Before I started West I asked myself how many national parks there were, and I could think of two—Yosemite and the Yellowstone. Then, after some hesitation, I thought of Sequoia, and that is all that I could remember at the time. I considered myself thoroughly well informed. Coming out on the train I told this to some people I met, and one of them told me that among a large number of men of broad education and knowledge of the world of whom he had asked that question—I think he said he asked about 20—there were none that could name more than two. But I perceive that the time is coming when the people are going to know what they possess.

With a business administration, an administration that will make the parks make profits, these profits to develop the parks, charges inevitably will come down, because cheaper prices always result in bigger business. The greater the patronage the lower the costs, and the lower the costs the greater again the patronage. It is a problem in practical business—a familiar, practical problem. That time is coming, just as sure as the sun is going to rise to-morrow, and it is coming reasonably soon. It is beginning right now; and the reason it is coming is that the man is here to bring that about.

ASSISTANT TO THE SECRETARY MATHER.

I will say this, that there is a big opportunity for service, and service in the last analysis is the greatest thing one can offer.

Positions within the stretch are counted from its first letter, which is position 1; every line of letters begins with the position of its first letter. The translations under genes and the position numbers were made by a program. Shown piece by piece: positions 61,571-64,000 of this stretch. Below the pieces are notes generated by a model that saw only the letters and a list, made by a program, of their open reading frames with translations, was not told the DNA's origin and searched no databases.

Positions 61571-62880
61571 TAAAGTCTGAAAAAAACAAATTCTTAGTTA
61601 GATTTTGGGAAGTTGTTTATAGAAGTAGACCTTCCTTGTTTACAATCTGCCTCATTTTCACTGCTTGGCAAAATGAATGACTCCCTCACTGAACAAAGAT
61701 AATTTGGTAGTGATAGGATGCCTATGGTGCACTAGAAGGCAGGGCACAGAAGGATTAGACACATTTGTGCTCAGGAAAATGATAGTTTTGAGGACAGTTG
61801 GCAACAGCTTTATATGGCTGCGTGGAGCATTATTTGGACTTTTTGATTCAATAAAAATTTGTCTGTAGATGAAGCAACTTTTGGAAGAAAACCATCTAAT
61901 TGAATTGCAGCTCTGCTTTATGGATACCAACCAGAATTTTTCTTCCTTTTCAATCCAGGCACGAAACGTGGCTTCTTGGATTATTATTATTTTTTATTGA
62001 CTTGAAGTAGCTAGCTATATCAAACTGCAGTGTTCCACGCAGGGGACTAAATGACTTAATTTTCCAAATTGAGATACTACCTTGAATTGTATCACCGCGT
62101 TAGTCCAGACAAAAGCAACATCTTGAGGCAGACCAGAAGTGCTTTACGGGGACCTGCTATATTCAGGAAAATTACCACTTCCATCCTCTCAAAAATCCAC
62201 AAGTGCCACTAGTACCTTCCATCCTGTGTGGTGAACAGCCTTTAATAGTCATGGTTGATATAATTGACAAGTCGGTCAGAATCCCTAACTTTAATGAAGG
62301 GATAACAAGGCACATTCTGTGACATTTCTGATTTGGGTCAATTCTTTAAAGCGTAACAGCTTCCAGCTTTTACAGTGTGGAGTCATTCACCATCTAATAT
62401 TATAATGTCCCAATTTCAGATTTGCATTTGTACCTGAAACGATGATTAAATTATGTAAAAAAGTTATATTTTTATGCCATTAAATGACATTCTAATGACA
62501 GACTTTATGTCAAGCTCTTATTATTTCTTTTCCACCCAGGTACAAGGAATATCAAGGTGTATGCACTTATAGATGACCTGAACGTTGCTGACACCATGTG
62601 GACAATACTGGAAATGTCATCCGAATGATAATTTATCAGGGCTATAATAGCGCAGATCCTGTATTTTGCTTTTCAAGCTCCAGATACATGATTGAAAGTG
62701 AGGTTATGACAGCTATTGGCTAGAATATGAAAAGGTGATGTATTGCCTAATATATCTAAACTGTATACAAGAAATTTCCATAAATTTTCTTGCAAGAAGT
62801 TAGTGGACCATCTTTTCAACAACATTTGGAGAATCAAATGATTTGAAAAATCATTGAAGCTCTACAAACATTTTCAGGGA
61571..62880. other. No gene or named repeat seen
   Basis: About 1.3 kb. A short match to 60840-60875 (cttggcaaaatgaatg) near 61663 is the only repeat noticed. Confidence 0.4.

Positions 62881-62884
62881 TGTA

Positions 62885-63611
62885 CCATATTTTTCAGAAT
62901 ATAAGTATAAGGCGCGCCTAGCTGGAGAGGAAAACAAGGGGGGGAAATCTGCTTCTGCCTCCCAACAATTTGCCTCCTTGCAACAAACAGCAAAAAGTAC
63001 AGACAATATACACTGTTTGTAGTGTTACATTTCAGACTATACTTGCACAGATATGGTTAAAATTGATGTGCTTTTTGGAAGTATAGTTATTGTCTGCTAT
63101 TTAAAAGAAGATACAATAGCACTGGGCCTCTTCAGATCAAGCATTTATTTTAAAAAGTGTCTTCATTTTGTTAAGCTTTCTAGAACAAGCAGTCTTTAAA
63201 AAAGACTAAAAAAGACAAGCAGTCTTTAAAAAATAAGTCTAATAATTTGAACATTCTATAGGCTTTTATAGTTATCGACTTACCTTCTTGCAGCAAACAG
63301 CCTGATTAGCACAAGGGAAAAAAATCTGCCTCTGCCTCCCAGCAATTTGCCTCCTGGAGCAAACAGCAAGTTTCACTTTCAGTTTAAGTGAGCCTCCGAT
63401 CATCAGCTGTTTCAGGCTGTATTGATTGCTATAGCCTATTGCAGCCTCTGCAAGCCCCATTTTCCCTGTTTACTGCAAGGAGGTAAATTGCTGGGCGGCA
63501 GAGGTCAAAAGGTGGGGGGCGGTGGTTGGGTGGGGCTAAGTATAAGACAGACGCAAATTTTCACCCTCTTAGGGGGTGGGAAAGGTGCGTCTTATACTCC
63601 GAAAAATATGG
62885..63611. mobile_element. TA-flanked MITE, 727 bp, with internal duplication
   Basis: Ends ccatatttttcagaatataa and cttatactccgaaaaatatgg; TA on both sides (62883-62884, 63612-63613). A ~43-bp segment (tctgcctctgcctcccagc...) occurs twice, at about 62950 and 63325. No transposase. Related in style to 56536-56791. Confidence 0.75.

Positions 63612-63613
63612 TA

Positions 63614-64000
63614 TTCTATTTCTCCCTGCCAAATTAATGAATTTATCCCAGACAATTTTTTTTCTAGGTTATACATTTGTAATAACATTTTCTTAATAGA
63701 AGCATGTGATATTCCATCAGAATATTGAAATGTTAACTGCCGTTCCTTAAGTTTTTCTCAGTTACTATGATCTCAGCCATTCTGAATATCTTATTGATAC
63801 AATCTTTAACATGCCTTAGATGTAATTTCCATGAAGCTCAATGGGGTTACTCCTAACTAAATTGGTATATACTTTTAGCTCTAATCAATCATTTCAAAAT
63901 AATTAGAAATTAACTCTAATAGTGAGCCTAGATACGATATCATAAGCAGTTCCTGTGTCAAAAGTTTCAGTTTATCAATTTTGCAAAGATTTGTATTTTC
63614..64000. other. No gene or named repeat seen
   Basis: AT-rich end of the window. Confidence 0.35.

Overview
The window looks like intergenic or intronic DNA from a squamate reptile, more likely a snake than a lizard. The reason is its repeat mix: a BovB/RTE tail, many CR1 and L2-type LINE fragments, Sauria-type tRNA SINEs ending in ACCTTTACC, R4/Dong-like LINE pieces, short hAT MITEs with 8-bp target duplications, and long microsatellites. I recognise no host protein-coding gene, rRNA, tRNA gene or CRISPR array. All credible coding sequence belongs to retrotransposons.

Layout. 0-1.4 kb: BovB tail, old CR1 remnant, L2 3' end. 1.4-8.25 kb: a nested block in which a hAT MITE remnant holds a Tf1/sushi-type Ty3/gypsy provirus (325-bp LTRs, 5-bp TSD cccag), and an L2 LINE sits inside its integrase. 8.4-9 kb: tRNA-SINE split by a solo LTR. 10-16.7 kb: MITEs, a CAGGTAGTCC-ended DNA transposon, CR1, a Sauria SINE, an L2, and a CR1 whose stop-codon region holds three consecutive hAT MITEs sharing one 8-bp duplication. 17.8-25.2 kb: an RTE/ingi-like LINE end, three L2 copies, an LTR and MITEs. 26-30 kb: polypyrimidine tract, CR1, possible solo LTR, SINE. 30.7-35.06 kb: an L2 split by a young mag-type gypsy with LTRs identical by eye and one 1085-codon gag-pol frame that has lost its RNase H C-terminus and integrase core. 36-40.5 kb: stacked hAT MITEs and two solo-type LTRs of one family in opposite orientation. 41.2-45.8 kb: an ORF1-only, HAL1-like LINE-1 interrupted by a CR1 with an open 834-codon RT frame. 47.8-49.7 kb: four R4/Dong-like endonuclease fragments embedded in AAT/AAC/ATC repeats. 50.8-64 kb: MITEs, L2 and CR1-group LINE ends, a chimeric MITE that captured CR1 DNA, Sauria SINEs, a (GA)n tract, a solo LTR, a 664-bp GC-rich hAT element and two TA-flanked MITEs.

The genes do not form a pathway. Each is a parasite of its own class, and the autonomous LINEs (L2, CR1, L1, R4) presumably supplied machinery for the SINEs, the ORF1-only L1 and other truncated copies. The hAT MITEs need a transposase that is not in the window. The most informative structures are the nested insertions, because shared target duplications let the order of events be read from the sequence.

Now, the Sierra Club has rendered us a tremendous lot of service for the parks, those particularly in California, and if Mr. Colby has now collected his thoughts, I think a word or two from him would be in order.

Mr. COLBY.

Mr. Secretary and friends, my mental processes the last few minutes have been rather complex, trying to listen to the outline of the talk by Mr. Yard and at the same time trying to outline something that would be worth while saying to you here; but I have talked so often on the mountains I feel that I should not be at a loss to say something on the subject.

When I heard that Mr. Mather had been appointed Assistant to the Secretary of the Interior I had a feeling come over me of more genuine pleasure than any information that has come to me in a long while. The reason for it was that I have known Mr. Mather so intimately and so well that I knew he was thoroughly in sympathy with everything that appertained to the welfare of our national parks. I knew that the star of the national-park idea was in the ascendency, and I wrote him to that effect. At the same time I wrote him that I felt that he was making a sacrifice in taking hold of this kind of work, because I knew of his business connections. He felt, on the other hand, that, instead of it being a sacrifice, it was one of the greatest opportunities that had ever come to him. He was glad of it, proud of it, and the only thing that worried him was the fear that he would not be able to live up to it.

I know Mr. Mather well enough to know that he will live up to it. I feel that his sympathies with the needs of our national parks is something that we have not had really in the administration of the work of our national parks. We must have some one at the head who is in sympathy with this work and has the time to devote to it. There are a great many who have been in the control of these matters in the past who have had the right spirit, and intended to do right, but somehow or other too many other things have demanded their attention. I feel especially glad, too, that Mr. Daniels is the assistant of Secretary Mather, because he, too, has the artistic idea. We are going to have a wonderful day in the national-park idea and the development of that idea.